Cancer: a key mechanism for improving immunotherapies identified by a Toulouse team






A team from the Centre de Recherches en Cancérologie de Toulouse, led by Dr Ludovic Martinet, has just published a study* in the scientific journal Immunity, which opens up new prospects for improving the efficacy of immunotherapy. The presence of a molecule, CD137, on the surface of killer lymphocytes infiltrating cancer could be one of the keys to increasing the number of these immune cells in cancer.


Killer T cells are the most promising immune system players in the fight against cancer. However, these T lymphocytes are often subject to exhaustion in cancer. This state of exhaustion, which follows repeated stimulation of these lymphocytes, considerably reduces their functions and prevents them from killing cancer cells. This mechanism is common to various cancers and infectious diseases, and revitalizing depleted killer lymphocytes is a major therapeutic challenge. Research is focusing on how to achieve this through new treatments, immunotherapy, based in particular on the use of monoclonal antibodies. The aim of immunotherapy is to “revitalize” patients’ depleted killer lymphocytes so that they eliminate cancer cells. Unfortunately, while immunotherapy can lead to this revitalization of depleted lymphocytes and the cure of many cancer patients, it works unevenly from patient to patient. It is therefore necessary to better understand the mechanisms by which depleted lymphocytes are stimulated in cancer.

The new study led by Inserm researcher Ludovic Martinet and his colleagues at the Toulouse Cancer Research Center, in collaboration with other teams based in France and the USA, focused on the mechanisms by which killer lymphocytes are depleted. In this work, the researchers studied the molecular characteristics of killer lymphocytes in models of cancer and chronic infection, and specifically identified the CD137 molecule on the surface of exhausted lymphocytes. Using approaches based on experimental models of mice genetically deficient for the CD137 receptor, Dr Ludovic Martinet’s research team discovered that this molecule regulates the quantity of depleted lymphocytes in cancers. The absence of CD137 led to the disappearance of killer lymphocytes in tumors and an increase in depleted cancer cells. Conversely, stimulation of the CD137 receptor by agonist antibodies favored the expansion of depleted lymphocytes within the tumor. However, stimulation of CD137 did not revitalize depleted killer lymphocytes, but by significantly increasing the number of depleted cells, this molecule was able to promote the destruction of cancer cells by immunotherapy.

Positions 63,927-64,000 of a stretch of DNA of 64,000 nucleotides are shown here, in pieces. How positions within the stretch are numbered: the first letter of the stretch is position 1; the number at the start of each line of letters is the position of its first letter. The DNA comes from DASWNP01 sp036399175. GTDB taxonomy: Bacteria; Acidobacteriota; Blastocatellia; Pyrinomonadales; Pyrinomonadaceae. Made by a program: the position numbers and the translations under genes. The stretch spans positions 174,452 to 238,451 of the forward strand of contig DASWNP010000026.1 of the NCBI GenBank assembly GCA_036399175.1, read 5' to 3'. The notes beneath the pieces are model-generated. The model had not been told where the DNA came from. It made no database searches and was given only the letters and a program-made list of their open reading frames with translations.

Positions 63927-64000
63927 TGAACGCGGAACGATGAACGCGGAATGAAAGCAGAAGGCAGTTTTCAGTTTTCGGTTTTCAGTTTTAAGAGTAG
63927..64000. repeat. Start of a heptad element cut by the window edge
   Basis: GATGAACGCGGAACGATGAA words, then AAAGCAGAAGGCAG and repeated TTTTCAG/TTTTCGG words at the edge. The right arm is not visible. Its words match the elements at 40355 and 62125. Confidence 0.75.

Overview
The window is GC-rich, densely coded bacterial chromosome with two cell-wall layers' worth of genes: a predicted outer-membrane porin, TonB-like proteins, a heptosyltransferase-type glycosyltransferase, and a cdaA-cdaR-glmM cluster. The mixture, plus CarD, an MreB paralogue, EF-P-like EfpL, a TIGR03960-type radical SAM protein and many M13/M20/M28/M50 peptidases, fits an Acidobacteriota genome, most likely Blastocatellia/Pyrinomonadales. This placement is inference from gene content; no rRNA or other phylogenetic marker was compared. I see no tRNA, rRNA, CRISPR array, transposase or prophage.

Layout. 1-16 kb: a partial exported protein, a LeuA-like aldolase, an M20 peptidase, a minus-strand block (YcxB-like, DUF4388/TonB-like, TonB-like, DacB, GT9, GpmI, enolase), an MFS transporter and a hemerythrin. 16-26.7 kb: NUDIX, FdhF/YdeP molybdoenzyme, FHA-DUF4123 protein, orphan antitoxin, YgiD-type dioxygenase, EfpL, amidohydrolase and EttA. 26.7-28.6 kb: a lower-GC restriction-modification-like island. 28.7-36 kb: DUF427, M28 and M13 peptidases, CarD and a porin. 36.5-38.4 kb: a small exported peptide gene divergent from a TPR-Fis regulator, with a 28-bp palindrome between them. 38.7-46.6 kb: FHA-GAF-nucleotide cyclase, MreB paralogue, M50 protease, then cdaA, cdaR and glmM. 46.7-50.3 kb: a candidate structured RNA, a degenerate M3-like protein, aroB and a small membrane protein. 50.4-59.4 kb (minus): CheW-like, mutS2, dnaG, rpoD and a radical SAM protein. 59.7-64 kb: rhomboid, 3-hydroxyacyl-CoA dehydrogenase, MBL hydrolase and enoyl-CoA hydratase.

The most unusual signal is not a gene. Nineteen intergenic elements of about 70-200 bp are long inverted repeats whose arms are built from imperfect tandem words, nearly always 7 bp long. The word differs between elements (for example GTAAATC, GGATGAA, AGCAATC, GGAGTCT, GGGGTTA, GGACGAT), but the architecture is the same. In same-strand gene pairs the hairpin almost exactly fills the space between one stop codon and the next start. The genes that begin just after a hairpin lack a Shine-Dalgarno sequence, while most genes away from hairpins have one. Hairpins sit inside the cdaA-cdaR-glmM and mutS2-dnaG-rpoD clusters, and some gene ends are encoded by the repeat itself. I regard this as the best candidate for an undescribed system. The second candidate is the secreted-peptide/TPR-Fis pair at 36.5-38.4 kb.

In the long term, this discovery could therefore lead to the development of new treatments to enhance the effectiveness of current immunotherapies and thus cure a greater number of cancer patients. It also opens up prospects for other types of pathology, such as viral diseases, where killer lymphocytes are also known to be depleted.

Discover the published article

Immunity. 2023 Jun 27:S1074-7613(23)00264-9. doi: 10.1016/j.immuni.2023.06.007. Online ahead of print.
TCR-independent CD137 (4-1BB) signaling promotes CD8+ exhausted T cell proliferation and terminal differentiation
Andrea C Pichler, Nadège Carrié, Marine Cuisinier, Samira Ghazali, Alison Voisin, Pierre-Paul Axisa, Marie Tosolini, Céline Mazzotti,, Dominic P. Golec, Sabrina Maheo,, Laura do Souto,, Rüçhan Ekren, Eve Blanquart, Lea Lemaitre, Virginie Feliu, Marie-Véronique Joubert,, Jennifer L. Cannons, Camille Guillerey, Hervé Avet-Loiseau, Tania H. Watts, Benoit L. Salomon, Olivier Joffre, Yenkel Grinberg-Bleyer, Pamela L. Schwarzberg, Liliana E. Lucca and Ludovic Martinet.

Collaborations and acknowledgements

Toulouse Cancer Research Center (CRCT), Institut national de la santé et de la recherche médicale (INSERM), Centre national de la recherche scientifique (CNRS), Université Toulouse III-Paul Sabatier (UPS), Toulouse, France.

Cell Signaling and Immunity Section, Immune System Biology Laboratory, National Institute of Allergy and Infectious Diseases, National Institutes of Health, Bethesda, MD.

Institut Universitaire du Cancer, CHU Toulouse, Toulouse France.

Toulouse Institute for Infectious and Inflammatory Diseases (Infinity), UPS, INSERM, CNRS, Toulouse, France.

Center de Recherche en Cancérologie de Lyon, Labex DEVweCAN, INSERM, CNRS, Université Claude Bernard Lyon 1, Centre Léon Bérard, Lyon, France.

Cancer Immunotherapies Group, The University of Queensland, Queensland, Australia.

Department of Immunology, University of Toronto, Toronto, ON M5S 1A8, Canada.

Sorbonne University, INSERM, CNRS, Centre d’Immunologie et des Maladies Infectieuses, (CIMI-Paris), Paris, France.

This study was supported by Fondation ARC (PGA1-20160203788, 20180206911, 20190208630 and SIGN’IT2021), Institut National du Cancer (INCA; PLBIO R16100BB, 2017-155, R19-045, R20-229,), Agence Nationale de la Recherche
Agence Nationale de la Recherche (ANR LABEX Toucan, AAPG 2021 R22057BB TRINDI and EUR CARe N°ANR-18-EURE-0003), by Cancer Research Institute/Bristol-Myers Squibb CLIP Grant, the Toulouse Cancer Santé Foundation, the IUCT-O translational research program and the Intergroupe Francophone du Myélome (IFM). A.C.P. was supported by the Ligue contre le cancer.

Centre de Recherches en Cancérologie de Toulouse

Centre de Recherches contre le Cancer de Toulouse (Oncopole)

Toulouse - FR

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